The researchers used DNA biochip technology to scan the complete genome of T cells and map the genes regulated by Foxp3. In the process, the researchers identified 702 Foxp3 binding sites. Until the discovery, the researchers admitted, they had no idea how Foxp3, the main regulator, dictated "regulating T cells.".

Anti rejection treatment for organ transplantation

The latest research shows that the "middle managers" of these 30 immune systems are not working properly. Because "regulatory T cells" are controlled by these specific genes, it can be said that most of the immune system diseases such as type I diabetes, lupus erythematosus, multiple sclerosis, rheumatoid arthritis and so on are determined by these genes.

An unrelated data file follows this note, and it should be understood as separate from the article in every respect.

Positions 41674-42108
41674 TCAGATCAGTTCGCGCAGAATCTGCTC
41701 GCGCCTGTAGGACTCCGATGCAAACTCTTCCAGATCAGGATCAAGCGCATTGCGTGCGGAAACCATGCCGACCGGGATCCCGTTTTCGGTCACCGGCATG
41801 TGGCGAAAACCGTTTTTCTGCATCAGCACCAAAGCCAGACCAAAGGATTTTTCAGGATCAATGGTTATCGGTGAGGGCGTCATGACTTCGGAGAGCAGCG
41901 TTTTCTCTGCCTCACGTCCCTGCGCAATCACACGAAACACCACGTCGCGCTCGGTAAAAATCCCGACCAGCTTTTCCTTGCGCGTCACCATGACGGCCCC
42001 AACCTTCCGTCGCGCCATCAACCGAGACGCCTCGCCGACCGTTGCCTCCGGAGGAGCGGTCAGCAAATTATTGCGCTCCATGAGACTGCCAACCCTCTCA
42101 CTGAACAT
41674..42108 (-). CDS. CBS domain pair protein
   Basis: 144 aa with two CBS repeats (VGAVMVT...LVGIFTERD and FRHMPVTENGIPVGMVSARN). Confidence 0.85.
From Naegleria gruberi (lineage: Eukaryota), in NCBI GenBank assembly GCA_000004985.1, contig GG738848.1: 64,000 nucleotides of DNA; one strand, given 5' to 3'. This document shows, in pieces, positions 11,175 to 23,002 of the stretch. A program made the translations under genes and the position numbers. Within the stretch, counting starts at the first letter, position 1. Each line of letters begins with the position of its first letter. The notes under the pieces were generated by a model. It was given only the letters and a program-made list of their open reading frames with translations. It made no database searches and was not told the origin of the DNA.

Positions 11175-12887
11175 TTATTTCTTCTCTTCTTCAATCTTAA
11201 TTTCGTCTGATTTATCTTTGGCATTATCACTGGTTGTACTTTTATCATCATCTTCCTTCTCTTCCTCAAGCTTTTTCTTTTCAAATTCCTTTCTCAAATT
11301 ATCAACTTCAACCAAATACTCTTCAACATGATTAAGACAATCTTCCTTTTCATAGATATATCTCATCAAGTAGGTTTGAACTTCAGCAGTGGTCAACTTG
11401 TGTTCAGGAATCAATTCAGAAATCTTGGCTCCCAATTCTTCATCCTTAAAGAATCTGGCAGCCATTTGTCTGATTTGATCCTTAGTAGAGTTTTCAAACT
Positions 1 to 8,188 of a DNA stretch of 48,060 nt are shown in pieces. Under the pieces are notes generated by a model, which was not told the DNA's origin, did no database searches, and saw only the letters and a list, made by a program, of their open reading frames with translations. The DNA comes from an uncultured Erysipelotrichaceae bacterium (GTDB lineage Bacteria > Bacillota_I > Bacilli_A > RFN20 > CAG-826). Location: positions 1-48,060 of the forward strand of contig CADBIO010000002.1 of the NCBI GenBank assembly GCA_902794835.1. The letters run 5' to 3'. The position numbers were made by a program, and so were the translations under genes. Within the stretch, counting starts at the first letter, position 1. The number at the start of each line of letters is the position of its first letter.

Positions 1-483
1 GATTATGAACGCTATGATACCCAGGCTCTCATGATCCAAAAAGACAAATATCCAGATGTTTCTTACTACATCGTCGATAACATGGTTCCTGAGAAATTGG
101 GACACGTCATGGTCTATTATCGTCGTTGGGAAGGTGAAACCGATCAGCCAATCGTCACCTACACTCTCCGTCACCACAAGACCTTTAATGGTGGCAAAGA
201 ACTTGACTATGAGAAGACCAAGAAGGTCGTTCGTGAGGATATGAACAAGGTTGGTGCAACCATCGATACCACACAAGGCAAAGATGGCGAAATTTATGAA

The next step, the researchers say, is to determine how the 30 specific genes "dictate.". It has been found that these genes are closely related to each other and usually work together to control T cells, but the specific mechanism is still unknown. On the other hand, we should look for chemicals that can simulate the regulation function of Foxp3, the main regulator gene, in order to achieve effective therapeutic immunity.

In addition to the treatment of autoimmune diseases, this finding can also be used for anti rejection treatment in organ transplantation. When performing organ transplantation, once the patient's body rejects the transplanted organ, the operation will fail. Therefore, doctors usually use anti rejection drugs to temporarily inhibit or shut down the immune system.

At present, cyclosporine is mainly used to inhibit the immune system. It can inhibit a protein called activated T-cell nuclear factor (NFAT), which can also be controlled by Foxp3. If necessary, the researchers said, the 30 genes can also be used to "target the target", and the effect of inhibiting the immune system is more obvious.